November 26, 2010 > Veterinary and Pet News Tis the season for animal poisons
Veterinary and Pet News Tis the season for animal poisons
Submitted By Dr Raj Salwan
As the holiday season approaches, guests will arrive with chocolate in hand, mistletoe will be hung on doorways and large volumes of food will be consumed. Although many pet owners attempt to keep popular holiday poisons away from their pet friends, dogs and cats can be tempted to nibble on these delicacies. Because pets will get into mischief, pet owners are advised to be very careful during the holiday season.
Many pets get less exercise during the winter months and this lack of activity and stimulation often results in mischief.
No sweets for your sweetie
Every holiday we have at least ten pets that are admitted to the hospital for having ingested large amounts of chocolate. Depending on the dose ingested, chocolate can cause vomiting, hyperactivity, increased heart rate including arrhythmias, increased thirst and urination, and seizures. Due to their smaller size, toy breeds are very sensitive to chocolate poisoning. Candies or gum containing an ingredient called xylitol can cause a drop in blood sugar resulting in tremors, loss of coordination and/or seizures.
Leftovers should be left alone
Greasy, spicy, and fatty foods are the worst for causing severe illness during the holidays. Those delicious gravies, fried foods, and chicken skin are high in fat and can cause a severe case of pancreatitis leading to vomiting and diarrhea. The holiday chicken or turkey will leave a lot of little bones that can be easily swallowed by your pet. Bones can splinter and cause blockages or perforation. Last holiday season, I was busy removing bones from stomachs, esophagus, and intestines. Kindly, spare your pet the suffering and leave leftovers alone.
No kiss under this mistletoe
Mistletoe and holiday holly berries can cause upset stomach (vomiting, diarrhea, nausea), heart problems, and malaise. Poinsettias, although less toxic, can cause stomach irritation, vomiting or nausea. Toxic lilies are especially dangerous because they can cause kidney failure in cats.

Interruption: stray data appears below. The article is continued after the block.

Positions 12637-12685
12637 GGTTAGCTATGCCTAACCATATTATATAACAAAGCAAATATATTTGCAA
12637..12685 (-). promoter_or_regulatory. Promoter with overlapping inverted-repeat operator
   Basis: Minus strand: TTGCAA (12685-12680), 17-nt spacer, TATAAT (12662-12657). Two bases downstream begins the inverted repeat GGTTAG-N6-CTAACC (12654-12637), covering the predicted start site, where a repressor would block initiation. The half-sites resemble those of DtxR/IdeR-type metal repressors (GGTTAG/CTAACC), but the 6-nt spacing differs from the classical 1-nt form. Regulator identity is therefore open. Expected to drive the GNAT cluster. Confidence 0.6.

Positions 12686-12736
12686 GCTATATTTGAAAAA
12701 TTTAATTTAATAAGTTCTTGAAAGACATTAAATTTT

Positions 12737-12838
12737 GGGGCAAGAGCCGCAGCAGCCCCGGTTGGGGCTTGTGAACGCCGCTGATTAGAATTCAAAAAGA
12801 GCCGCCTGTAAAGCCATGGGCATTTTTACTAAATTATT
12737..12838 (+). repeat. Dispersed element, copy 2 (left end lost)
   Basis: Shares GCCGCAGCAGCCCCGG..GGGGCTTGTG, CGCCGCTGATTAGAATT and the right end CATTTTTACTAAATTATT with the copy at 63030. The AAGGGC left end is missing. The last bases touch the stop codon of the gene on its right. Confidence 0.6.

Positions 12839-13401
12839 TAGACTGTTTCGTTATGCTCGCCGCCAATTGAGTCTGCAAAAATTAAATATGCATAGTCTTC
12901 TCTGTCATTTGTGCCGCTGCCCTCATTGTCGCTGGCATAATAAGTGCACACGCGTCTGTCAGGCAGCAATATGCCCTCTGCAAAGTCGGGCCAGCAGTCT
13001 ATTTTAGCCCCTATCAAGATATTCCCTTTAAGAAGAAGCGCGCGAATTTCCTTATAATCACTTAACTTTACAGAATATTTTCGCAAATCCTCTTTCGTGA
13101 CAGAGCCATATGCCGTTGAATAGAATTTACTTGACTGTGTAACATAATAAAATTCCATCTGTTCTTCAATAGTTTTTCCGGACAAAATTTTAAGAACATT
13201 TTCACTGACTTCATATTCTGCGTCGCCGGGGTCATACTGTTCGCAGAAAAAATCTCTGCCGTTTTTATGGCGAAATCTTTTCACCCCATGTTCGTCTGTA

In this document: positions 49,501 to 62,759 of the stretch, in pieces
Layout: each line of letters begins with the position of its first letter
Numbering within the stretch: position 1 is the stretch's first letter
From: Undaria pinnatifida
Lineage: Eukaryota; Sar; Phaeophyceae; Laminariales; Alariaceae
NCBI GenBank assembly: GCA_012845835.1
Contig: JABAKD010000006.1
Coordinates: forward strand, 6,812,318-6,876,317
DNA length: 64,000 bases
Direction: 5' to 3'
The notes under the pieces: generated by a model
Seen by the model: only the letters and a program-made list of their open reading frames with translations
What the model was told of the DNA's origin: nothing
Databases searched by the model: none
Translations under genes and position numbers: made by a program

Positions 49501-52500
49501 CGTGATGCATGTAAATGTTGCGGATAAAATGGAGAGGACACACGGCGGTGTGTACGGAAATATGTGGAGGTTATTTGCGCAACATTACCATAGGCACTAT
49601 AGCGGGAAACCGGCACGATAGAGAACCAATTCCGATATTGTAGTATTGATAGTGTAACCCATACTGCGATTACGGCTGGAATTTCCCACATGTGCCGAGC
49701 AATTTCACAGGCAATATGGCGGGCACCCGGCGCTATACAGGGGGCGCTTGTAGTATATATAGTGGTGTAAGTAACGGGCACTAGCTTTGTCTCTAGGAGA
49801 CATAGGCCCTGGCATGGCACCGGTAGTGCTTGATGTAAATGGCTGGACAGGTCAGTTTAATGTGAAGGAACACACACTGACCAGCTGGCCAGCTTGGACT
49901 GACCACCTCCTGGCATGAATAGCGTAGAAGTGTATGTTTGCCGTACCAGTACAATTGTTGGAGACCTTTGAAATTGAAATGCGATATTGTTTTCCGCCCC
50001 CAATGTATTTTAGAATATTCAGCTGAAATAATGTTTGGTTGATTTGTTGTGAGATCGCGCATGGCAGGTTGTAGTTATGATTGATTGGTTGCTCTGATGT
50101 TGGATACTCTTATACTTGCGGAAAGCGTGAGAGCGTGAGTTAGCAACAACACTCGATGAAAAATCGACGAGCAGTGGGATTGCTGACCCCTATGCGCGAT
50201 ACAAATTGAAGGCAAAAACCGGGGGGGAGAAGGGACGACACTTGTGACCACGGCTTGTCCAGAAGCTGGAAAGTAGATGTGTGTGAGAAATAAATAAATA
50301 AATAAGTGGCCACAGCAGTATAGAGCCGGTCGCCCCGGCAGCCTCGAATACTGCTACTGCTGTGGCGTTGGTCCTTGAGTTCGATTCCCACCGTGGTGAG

Practice Christmas tree safety
Please secure your tree and ensure that all pine needles are picked up to prevent ingestion by your pet. Pine needles can be very sharp and can puncture or irritate your pet's intestines. Please keep your pet away from Christmas tree water. The water may contain fertilizers which may cause an upset stomach. The stagnant water can also serve as breeding ground for bacteria accumulation and if ingested can cause gastrointestinal symptoms.
Decorate with care
Decorations like ribbon or tinsel are great delicacies for pets, especially kitties. They can get lodged in the intestines and cause an obstruction.
No alcohol for your companion
Alcohol ingestion can result in severe respiratory depression and coma.
The Season of Giving
Would you like to contribute for pet welfare? Consider donating your old towels and blankets to the animal shelter or your local veterinarian. You can also donate to a Good Samaritan fund at your local veterinarian, find a new home for a pet, volunteer at the animal shelter or help a homebound neighbor who may need help in caring for their pet. Your pets give you a lot of love and companionship. Isn't it time you gave something back?
Happy Holidays and wishes of prosperity and happiness to everyone!